There's a story about two monks walking along a riverbed. They come across a woman crying at the side of the river. She needs to cross to get to her village, but she is too afraid.
The first monk continues past her remembering the vow that he has taken which forbids him from having contact with women.
The second monk picks her up, carries her across the river, sets her down on the other side, and continues silently on his way.
When the two monks meet up hours later, the first monk can barely contain himself. "How could you do that!" he says, "You know that we are forbidden to touch women!" The second monk says, "Brother, I put her down hours ago, it is YOU who still carries her."
Material possessions, worries, concerns, anger, sadness, stories from our past, even excess weight are all things that we can carry around with us. We store our stuff in our homes, our bodies, our minds, and our hearts leaving very little space to be open and present to anything new that might come in.
From the wisdom of yoga philosophy, we learn to practice aparigraha, which is translated as non hoarding or greedlessness. The more stuff we collect and/or hoard, the more we will be weighed down or anchored to that stuff which prevents us from being fully present to life as it is now.
There is nothing wrong with having stuff. It is when we hold onto to that stuff after it has passed it's usefullness that it becomes a problem. When we keep books, clothes, furniture, and other items that don't serve a purpose any longer because "we might them need someday", there may be an underlying fear that we are not aware of.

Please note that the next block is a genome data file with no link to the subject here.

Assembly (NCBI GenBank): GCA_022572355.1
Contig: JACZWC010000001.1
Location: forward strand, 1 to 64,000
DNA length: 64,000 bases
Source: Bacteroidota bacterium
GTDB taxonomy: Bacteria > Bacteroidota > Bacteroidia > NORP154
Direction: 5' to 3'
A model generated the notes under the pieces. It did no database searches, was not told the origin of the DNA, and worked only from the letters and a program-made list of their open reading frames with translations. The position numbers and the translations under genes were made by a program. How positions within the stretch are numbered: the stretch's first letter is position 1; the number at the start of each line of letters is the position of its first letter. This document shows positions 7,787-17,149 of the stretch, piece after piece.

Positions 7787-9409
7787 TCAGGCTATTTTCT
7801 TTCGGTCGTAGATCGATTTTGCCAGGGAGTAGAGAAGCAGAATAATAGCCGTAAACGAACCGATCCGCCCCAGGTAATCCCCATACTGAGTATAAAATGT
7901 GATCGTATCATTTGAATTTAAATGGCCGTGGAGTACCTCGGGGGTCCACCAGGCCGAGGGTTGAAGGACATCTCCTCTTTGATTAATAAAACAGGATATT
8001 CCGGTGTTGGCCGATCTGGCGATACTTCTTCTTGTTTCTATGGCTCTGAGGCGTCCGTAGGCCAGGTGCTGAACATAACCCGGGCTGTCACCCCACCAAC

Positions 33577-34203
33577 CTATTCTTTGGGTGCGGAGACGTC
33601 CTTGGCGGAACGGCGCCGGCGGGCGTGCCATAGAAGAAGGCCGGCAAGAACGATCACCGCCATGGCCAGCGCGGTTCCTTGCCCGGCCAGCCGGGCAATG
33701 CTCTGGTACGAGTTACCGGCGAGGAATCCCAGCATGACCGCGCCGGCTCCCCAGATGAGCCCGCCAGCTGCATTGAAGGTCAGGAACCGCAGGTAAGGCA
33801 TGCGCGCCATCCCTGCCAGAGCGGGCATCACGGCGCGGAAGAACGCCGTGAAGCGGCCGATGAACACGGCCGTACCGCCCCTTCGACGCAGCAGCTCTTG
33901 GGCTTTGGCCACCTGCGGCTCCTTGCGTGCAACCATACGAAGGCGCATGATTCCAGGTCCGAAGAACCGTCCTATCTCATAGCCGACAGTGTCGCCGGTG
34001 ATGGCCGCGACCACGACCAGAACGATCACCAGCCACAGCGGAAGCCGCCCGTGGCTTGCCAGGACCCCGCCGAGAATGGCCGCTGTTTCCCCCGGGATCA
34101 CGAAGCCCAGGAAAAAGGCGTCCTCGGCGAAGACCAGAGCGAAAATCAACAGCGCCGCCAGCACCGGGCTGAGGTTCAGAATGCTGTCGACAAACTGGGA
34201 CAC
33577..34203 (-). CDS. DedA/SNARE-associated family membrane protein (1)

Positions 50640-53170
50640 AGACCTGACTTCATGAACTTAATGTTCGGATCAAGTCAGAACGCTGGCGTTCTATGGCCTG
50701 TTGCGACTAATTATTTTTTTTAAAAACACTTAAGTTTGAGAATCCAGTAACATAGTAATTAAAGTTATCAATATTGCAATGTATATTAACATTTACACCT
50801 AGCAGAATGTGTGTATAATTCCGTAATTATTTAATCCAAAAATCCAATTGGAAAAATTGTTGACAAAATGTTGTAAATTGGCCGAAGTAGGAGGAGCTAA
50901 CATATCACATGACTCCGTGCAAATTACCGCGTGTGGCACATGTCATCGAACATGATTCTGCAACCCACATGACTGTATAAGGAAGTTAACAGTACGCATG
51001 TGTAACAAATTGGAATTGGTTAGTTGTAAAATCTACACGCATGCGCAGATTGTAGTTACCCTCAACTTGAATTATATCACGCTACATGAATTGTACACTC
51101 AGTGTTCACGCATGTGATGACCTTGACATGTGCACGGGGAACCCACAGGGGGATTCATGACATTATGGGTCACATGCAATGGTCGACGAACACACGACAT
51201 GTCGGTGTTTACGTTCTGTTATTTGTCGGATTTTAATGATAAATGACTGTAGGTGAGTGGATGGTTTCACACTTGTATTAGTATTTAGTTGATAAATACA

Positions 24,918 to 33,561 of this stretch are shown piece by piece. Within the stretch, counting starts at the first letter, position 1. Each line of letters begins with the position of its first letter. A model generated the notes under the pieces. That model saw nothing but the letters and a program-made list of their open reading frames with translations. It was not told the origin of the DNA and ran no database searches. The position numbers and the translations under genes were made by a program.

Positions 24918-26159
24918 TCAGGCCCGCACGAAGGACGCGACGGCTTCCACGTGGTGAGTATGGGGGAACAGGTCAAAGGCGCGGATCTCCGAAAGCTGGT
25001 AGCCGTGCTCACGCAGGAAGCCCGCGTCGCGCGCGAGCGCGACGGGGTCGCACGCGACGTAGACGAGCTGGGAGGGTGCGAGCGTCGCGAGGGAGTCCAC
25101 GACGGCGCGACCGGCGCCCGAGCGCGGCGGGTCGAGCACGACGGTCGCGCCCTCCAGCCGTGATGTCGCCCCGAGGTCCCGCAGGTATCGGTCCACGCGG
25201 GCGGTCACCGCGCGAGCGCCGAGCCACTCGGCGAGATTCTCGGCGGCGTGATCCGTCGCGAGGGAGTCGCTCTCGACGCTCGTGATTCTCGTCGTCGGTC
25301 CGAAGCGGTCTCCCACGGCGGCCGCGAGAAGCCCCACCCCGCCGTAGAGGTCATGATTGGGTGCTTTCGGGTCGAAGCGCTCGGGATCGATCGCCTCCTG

This fear of not having enough or not having our needs met can drive us to hold onto our stuff like a security blanket. Our sentimental items like greeting cards from a loved who has passed or a nick nack from last year's vacation often can keep us anchored or stuck in the past, and in denial of the truth that we will have to give it all up at some point.
The stuff that we carry in our minds and hearts may be harder to recognize. We get stuck in a story from our past or a grievance that we can't let go of, and we may not realize the damage that it is doing to us in the present.
The monk who broke his vow most likely experienced discomfort for his actions, but instead of carrying his pain and keeping it alive in his mind and heart, he chose to set it down like he set the woman down at the side of the river.
Although the other monk didn't break his vow, he caused his own suffering by carrying the story in his mind for a long time afterwards.
The practice of yoga encourages us to simplify our lives by leaving behind that which no longer serves a purpose for us. Aparigraha can help us to free up space in our homes,our bodies, our minds, and our hearts and with this spaciousness that we create, the possibilities for something new to enter might even be transformational.
All Abhyasa Ahimsa Aparigraha Asmita-Ego Attachment Baron Baptiste Beginner's Mind Bramacharya Carl Jung Clear Seeing Colorless Comfortable Discomfort Creating Spaciousness In Mind And Body Cultivate The Opposite Deepak Chopra Dharma Empty Your Cup Enthusiasm Equanimity Family Fight Or Flight Great Vows Inner-awareness Inner Critic John Kabbatzinnb2faff332d Listening Mirrors To Ourselves Monkey Hunting Non Stealing Patanjali Pause Pillar Pleasure And Pain Posseses Us Practice Pratipaksa Bhavana Pratyahara Present Moment Present Moment Awareness Respond Instead Of React Samadhi Samskara Santosha Satya Sauca Sensual Pleasures Shadow Side Spirituality Steadiness And Ease Sthira And Sukha Strength Sustained Attention Svadhyaya There You Are Thich Nat Hahn This Too Shall Pass True Self Uncertainty Universal Truth What We Possess Wherever You Go Wisdom Yoga Philosophy Yoga Sutra 1. 14 Yoga Sutra 1.33 Yoga Sutra 2.33 Yoga Sutra 2 37cfe9965fa2 Yoga Sutra 2. 46 Yoga Sutras